Induction (play)


Induction (play)

An Induction in a play is an explanatory scene or other intrusion that stands outside and apart from the main action with the intent to comment on it, moralize about it or in the case of dumb show to summarize the plot or underscore what is afoot. Inductions are a common feature of plays written and performed in the Renaissance period, including those of Shakespeare. Example of inductions in Shakespeare are the dumb show in "Hamlet" and the address to the audience by Puck in "A Midsummer Night's Dream". Another example, in "The Spanish Tragedy" by Thomas Kyd, is the introduction to that play by the ghost of Andrea who preps the audience by laying out the story to come.


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  • Induction — Most common meanings * Inductive reasoning, used in science and the scientific method * Mathematical induction, a method of proof in the field of mathematics * Electromagnetic induction in physics and engineering Other articles * Induction (play) …   Wikipedia

  • Induction — • Induction is the conscious mental process by which we pass from the perception of particular phenomena (things and events) to the knowledge of general truths Catholic Encyclopedia. Kevin Knight. 2006. Induction     Induction …   Catholic encyclopedia

  • Induction — In*duc tion, n. [L. inductio: cf. F. induction. See {Induct}.] [1913 Webster] 1. The act or process of inducting or bringing in; introduction; entrance; beginning; commencement. [1913 Webster] I know not you; nor am I well pleased to make this… …   The Collaborative International Dictionary of English

  • Induction coil — Induction In*duc tion, n. [L. inductio: cf. F. induction. See {Induct}.] [1913 Webster] 1. The act or process of inducting or bringing in; introduction; entrance; beginning; commencement. [1913 Webster] I know not you; nor am I well pleased to… …   The Collaborative International Dictionary of English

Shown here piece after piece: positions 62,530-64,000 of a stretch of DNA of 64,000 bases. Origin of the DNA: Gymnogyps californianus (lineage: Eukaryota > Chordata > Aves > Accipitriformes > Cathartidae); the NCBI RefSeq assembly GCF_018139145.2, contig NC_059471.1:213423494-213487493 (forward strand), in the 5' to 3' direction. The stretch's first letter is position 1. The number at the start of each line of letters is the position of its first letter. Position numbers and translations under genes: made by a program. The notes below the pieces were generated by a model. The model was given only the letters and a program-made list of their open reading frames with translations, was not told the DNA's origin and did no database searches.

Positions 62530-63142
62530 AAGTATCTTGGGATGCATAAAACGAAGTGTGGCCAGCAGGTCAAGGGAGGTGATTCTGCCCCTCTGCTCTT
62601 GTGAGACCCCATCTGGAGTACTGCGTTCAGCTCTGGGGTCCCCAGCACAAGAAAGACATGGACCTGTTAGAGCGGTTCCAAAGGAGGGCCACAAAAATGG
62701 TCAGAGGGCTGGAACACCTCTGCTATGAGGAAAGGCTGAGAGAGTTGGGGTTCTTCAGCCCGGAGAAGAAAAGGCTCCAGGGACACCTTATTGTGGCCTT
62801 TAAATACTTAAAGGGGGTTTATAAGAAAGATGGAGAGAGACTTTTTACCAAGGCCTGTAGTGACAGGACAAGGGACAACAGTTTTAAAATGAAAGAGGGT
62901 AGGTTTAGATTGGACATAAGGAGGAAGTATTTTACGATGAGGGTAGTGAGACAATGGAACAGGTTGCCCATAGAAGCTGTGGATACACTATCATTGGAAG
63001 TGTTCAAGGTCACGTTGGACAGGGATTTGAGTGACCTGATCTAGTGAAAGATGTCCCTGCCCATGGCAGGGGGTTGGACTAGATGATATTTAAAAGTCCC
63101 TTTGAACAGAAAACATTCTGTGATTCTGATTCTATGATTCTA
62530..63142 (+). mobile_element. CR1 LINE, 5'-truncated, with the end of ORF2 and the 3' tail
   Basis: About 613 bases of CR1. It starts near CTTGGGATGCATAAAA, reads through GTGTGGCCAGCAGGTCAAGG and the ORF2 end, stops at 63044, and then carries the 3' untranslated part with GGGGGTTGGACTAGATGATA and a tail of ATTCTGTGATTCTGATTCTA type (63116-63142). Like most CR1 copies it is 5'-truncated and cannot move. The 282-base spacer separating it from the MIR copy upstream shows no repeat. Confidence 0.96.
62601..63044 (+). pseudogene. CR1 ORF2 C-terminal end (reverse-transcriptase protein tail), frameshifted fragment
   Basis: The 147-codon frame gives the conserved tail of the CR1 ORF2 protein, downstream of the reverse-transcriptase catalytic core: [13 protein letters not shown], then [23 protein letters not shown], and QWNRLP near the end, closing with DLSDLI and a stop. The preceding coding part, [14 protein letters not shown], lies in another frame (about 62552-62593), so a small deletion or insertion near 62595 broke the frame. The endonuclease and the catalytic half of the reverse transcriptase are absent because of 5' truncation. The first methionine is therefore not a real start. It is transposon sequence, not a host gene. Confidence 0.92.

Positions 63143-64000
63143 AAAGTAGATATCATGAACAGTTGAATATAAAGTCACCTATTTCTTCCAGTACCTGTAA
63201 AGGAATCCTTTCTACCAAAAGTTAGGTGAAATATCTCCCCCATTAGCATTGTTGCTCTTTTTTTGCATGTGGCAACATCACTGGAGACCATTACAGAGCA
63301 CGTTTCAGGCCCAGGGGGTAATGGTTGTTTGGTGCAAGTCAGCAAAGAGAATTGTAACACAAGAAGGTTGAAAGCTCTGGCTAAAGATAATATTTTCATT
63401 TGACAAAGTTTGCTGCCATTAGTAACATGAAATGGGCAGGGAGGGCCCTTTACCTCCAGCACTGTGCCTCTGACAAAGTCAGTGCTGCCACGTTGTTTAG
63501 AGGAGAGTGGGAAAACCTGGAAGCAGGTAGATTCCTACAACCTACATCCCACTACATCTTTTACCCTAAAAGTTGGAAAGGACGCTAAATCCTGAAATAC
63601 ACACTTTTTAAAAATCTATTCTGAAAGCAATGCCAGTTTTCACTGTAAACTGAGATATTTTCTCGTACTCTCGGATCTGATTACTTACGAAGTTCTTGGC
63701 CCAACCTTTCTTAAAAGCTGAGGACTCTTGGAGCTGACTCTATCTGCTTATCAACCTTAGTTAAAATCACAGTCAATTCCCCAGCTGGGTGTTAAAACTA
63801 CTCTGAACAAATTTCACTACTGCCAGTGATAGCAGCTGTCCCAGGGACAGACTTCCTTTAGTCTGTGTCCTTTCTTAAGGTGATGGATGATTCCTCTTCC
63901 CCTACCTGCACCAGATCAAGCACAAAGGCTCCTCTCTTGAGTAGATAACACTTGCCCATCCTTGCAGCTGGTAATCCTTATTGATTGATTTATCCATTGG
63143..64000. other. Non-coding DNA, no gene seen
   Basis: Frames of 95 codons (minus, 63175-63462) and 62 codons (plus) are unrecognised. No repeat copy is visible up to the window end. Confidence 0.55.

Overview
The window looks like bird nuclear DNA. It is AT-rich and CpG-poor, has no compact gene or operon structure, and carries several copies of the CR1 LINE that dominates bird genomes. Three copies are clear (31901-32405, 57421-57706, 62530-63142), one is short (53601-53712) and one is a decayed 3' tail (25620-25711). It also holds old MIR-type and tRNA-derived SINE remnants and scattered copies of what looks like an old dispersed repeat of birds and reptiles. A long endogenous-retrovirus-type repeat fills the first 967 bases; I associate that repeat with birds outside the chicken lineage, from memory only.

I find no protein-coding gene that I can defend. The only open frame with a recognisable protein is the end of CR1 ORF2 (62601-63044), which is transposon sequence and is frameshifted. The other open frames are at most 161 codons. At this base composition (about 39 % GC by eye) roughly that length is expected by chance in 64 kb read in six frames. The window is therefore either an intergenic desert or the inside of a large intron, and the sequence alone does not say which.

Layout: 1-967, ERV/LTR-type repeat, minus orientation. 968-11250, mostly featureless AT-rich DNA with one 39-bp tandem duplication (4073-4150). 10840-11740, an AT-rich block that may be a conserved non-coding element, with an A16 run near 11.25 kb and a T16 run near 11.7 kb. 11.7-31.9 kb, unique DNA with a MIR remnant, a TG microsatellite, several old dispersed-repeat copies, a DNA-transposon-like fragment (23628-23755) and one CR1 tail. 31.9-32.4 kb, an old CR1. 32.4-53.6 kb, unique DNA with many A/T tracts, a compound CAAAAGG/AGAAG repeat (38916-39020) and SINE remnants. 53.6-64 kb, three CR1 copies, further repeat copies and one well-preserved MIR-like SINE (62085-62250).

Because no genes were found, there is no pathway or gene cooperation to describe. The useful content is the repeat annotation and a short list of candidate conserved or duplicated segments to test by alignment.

• Induction pipe — Induction In*duc tion, n. [L. inductio: cf. F. induction. See {Induct}.] [1913 Webster] 1. The act or process of inducting or bringing in; introduction; entrance; beginning; commencement. [1913 Webster] I know not you; nor am I well pleased to… …   The Collaborative International Dictionary of English

  • Induction port — Induction In*duc tion, n. [L. inductio: cf. F. induction. See {Induct}.] [1913 Webster] 1. The act or process of inducting or bringing in; introduction; entrance; beginning; commencement. [1913 Webster] I know not you; nor am I well pleased to… …   The Collaborative International Dictionary of English

  • Induction valve — Induction In*duc tion, n. [L. inductio: cf. F. induction. See {Induct}.] [1913 Webster] 1. The act or process of inducting or bringing in; introduction; entrance; beginning; commencement. [1913 Webster] I know not you; nor am I well pleased to… …   The Collaborative International Dictionary of English

  • induction — inductionless, adj. /in duk sheuhn/, n. 1. the act of inducing, bringing about, or causing: induction of the hypnotic state. 2. the act of inducting; introduction; initiation. 3. formal installation in an office, benefice, or the like. 4. Logic.… …   Universalium

  • induction — noun Date: 14th century 1. a. the act or process of inducting (as into office) b. an initial experience ; initiation c. the formality by which a civilian is inducted into military service 2. a. (1) inference of a generalized conclusion from… …   New Collegiate Dictionary

  • Electro-dynamic induction — Induction In*duc tion, n. [L. inductio: cf. F. induction. See {Induct}.] [1913 Webster] 1. The act or process of inducting or bringing in; introduction; entrance; beginning; commencement. [1913 Webster] I know not you; nor am I well pleased to… …   The Collaborative International Dictionary of English


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